Tag Archives: College

What I Wish I’d Known in School

Being a kid can be tough, especially when it comes to school.  Here is a list of 10 things most of us wish someone had told us while we were students:

1. The most popular and highest achieving kids in school are NOT always the most successful in the real world.  Success in the academic bubble does not necessarily translate to success in work and real life.  While you’re in school, take heart and stay focused because slow and steady wins the race.

2. Just because you’re not part of the “cool crowd” doesn’t mean you’re not cool or unique.  I remember one time just before Christmas break, I was walking out of a chemistry exam and a guy in my class who rarely spoke to me came up and said, “It must be wonderful to be like you and not get nervous about big tests like this.”  I looked at him and laughed.  I said, “What the heck are you talking about?  I’m a wreck just like everyone else.”  It just goes to show you that not only is perception in the eye of the beholder, but it’s also not always on target.  The reason I seemed composed going into exams was that I developed a “leapfrog focus” (i.e. “When the exam is over, I’m going to see a movie/have hot chocolate/etc.), but that didn’t mean I wasn’t a nervous wreck.  I’m amused at how we can all look at each other and think something is true when it isn’t.  Everyone has feelings, insecurities, ambitions, and dreams that aren’t apparent on the surface.  

3. The smartest, most interesting, and most creative people usually aren’t the most socially comfortable or interested.  It’s the least popular, most focused kids who become the most influential and successful.  They’re the ones thinking day in and day out about the big things they’re going to do with their lives.  So if you’re one of them, don’t worry.  And if you’re not, don’t be mean to them.  You never know who’s going to be signing your paycheck or be in a position to help you down the line.  As they say, nerds rule.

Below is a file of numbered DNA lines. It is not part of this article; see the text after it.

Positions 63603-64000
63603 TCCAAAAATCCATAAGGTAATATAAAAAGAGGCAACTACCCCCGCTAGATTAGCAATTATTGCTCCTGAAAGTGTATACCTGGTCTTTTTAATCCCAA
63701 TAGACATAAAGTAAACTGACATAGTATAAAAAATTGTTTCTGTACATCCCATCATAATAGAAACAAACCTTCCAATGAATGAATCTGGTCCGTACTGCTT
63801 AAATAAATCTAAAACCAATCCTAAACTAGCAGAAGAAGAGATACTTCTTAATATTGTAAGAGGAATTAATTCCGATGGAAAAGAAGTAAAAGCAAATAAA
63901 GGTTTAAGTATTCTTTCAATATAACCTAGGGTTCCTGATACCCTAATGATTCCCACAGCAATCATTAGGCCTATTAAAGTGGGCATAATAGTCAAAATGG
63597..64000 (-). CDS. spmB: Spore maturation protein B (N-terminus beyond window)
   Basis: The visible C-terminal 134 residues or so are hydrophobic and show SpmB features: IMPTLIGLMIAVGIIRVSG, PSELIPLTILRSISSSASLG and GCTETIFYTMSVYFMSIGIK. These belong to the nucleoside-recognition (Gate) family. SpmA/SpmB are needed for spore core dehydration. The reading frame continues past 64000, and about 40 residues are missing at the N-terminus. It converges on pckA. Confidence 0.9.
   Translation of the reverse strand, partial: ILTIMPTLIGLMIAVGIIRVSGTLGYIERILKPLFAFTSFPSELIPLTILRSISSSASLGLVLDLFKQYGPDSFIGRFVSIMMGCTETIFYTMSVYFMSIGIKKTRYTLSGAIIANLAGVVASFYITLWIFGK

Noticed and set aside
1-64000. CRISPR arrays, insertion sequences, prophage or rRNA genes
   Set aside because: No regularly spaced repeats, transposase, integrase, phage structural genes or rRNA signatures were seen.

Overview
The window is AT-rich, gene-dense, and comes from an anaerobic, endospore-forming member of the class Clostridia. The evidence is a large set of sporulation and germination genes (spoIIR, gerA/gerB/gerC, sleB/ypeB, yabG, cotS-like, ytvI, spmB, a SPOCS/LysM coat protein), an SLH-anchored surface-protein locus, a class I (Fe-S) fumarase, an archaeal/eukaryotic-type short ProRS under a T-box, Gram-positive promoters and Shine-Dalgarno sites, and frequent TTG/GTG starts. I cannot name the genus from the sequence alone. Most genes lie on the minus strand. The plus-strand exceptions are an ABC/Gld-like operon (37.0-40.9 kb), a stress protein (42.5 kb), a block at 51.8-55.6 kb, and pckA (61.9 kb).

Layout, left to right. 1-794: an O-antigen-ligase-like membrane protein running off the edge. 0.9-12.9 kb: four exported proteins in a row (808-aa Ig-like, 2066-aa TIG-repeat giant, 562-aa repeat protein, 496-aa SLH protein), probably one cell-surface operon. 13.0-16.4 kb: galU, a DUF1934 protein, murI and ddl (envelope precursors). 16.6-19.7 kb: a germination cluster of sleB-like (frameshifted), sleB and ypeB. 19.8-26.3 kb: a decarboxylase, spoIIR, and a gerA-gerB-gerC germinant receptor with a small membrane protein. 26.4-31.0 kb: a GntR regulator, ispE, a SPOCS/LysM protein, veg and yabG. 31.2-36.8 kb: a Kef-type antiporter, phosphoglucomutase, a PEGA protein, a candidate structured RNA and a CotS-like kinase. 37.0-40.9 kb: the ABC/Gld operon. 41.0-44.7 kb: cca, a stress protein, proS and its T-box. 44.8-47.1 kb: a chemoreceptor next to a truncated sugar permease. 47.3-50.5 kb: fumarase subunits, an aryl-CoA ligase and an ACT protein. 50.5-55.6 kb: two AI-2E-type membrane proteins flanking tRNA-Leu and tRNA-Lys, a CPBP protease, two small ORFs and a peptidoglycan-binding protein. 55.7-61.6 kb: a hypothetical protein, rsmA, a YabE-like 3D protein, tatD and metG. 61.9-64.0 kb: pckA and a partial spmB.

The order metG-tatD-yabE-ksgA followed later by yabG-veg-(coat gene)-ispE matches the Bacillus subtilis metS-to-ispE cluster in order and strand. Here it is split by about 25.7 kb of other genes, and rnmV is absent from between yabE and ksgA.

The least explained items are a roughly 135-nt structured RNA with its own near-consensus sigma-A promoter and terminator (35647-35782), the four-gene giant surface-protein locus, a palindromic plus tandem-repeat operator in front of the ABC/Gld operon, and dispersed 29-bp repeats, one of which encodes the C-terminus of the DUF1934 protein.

4. Being different is actually good.  In the adolescent and post-adolescent years, there’s a lot of pressure to conform to the group, agree to their rules, and dress, talk, and behave a certain way.  It’s a matter of belonging.  However, even though there’s a lot of pressure to fit in and be like everyone else, you can get to the point where you lose sight of who you are at a time when you’re supposed to be discovering yourself.  Therefore, being like everyone else is in direct conflict with what you really need. 

5. Pursue what you love regardless of what people say. You have to remember that people in school are painfully limited in their perspective on the world.  Whatever it is that you’re really into, that you want to stay up late reading about, or you’re thinking about when you should be focusing on a lecture or studying may be the key to what you build your life and career around.  Don’t ignore your passion. It doesn’t matter if anybody else thinks it’s stupid – it’s your passion.

6. Extracurricular activities and internships are sometimes more important than academics. Interacting with the outside world gives you invaluable experiences.  The more you interact with adults, businesses, community groups and execs, the more comfortable you’ll be networking with them when you need a loan, a job, advice on your career, admission to grad school, etc.  Get outside the bubble of school and build a network.

7. Courses and majors in school do not necessarily correlate to opportunities in the real world.  I laugh at some of the majors colleges have, such as “Women’s Studies” or “Communication Studies.”  What the heck are you going to do with those?!  Some of these degrees simply aren’t pragmatic in the real world.